High-deductible health plans have a well-deserved reputation as a way for employers to pass along some of the burden of spiraling health costs to you. They typically come with lower premiums than traditional insurance plans but require you to pay for more of your medical costs before your insurance kicks in.
Such plans have become more prevalent in recent years. Last year, 30% of people with employer-sponsored health insurance enrolled in high-deductible plans, compared with just 8% a decade earlier, according to the Kaiser Family Foundation. For some people, a high-deductible plan may be the only choice offered by their employer.
But high-deductible plans also give you access to a health savings account. And an HSA has secret powers that most people haven’t begun to tap. An HSA isn’t just a short-term, tax-friendly way to pay for current and future medical bills; it’s also a vehicle for supercharging your retirement savings.
For Marianela Collado, a certified financial planner in Weston, Fla., switching to a high-deductible plan and opening an HSA five years ago was an easy decision. Marianela, her husband, Edgar, and their three boys were healthy and rarely visited the doctor aside from annual checkups. The family began funneling cash into their HSA and covering current medical expenses out of pocket so the account could continue to grow.
Today, Marianela and Edgar, who are both in their early forties, contribute the maximum to their HSA each year, investing most of the money in a portfolio of growth-oriented stocks. “We hope to leave the account untapped for 20 to 30 years so it grows as much as possible,” Marianela says. Then, she says, they can use that money for medical expenses during retirement.
Learn the basics. A health savings account offers a tax-saving trifecta. First, contributions to an HSA can be made pretax to an employer-sponsored HSA plan—or they can be deducted (even if you don’t itemize) if you’re saving in an account on your own. Second, money in the account grows tax-deferred. And third, you can take tax-free withdrawals at any time to pay for qualified medical expenses, including deductibles, co-payments, prescription drug costs, and out-of-pocket dental and vision expenses. (If you withdraw the funds for nonqualified expenses before age 65, you’ll pay a 20% penalty, plus income tax on the amount you take out.)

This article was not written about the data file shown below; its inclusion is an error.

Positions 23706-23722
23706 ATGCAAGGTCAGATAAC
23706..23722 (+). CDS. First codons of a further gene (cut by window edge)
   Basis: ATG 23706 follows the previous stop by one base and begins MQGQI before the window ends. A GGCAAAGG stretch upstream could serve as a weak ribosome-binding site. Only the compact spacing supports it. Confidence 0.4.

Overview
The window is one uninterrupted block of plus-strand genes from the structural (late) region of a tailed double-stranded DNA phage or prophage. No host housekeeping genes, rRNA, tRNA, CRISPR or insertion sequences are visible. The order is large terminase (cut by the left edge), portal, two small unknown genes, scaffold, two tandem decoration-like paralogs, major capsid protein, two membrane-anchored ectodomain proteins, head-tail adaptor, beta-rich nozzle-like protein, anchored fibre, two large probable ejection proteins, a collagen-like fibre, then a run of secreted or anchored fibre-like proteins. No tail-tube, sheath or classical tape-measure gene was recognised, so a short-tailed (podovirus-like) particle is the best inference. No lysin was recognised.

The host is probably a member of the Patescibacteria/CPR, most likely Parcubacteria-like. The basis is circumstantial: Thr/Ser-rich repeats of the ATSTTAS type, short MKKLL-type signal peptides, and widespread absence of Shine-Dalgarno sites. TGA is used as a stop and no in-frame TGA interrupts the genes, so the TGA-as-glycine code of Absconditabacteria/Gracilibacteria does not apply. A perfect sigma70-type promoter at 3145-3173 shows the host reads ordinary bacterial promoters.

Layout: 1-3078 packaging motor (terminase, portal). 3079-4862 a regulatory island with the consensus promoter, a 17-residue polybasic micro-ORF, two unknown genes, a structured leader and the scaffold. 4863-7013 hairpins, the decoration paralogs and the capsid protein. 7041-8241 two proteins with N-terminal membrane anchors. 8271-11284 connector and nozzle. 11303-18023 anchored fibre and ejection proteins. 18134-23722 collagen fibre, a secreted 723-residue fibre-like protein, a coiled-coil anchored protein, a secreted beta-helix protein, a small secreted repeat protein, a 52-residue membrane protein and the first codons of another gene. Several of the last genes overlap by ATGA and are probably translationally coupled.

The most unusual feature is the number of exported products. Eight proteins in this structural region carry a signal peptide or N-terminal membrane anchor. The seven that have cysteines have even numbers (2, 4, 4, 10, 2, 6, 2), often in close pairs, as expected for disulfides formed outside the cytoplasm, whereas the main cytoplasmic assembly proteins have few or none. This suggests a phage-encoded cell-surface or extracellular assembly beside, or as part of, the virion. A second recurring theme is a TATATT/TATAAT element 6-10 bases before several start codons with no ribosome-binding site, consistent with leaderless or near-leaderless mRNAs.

To contribute to an HSA, you must be enrolled in a high-deductible health plan with an annual deductible of at least $1,400 for individual coverage or $2,800 for family coverage in 2020. The plan must also have a limit on out-of-pocket medical expenses including deductibles, co-payments and other amounts (but not premiums). In 2020, the out-of-pocket limit is $6,900 for individual coverage and $13,800 for family coverage.
If your health plan meets those requirements, you can contribute up to $3,550 to an HSA in 2020 if you have individual coverage, or up to $7,100 if you have family coverage, including any cash your employer has kicked in. If you are 55 or older in 2020, you can contribute an additional $1,000 in catchup contributions.
A couple of other important details: Unlike flexible spending accounts, which generally must be depleted by year-end (or March 15, depending on your employer), HSA funds don’t have a use-it-or-lose-it rule. That means you can build up a stash of tax-free money for major medical bills or for medical expenses much later, such as in retirement. Also, you can’t make new contributions to an HSA after Medicare coverage begins, even if you’re still working, but you can continue to use the money that’s already in the account taxfree for eligible costs that aren’t covered by insurance.
Set your strategy. Before you pledge to invest for the long term in your HSA, check out the decision tree on page 48. The best approach to saving in your HSA depends on how much cash you have available elsewhere to cover out-of-pocket medical expenses, your HSA plan’s minimum balance requirements and how long you think it will be until you need to withdraw the money from the account.
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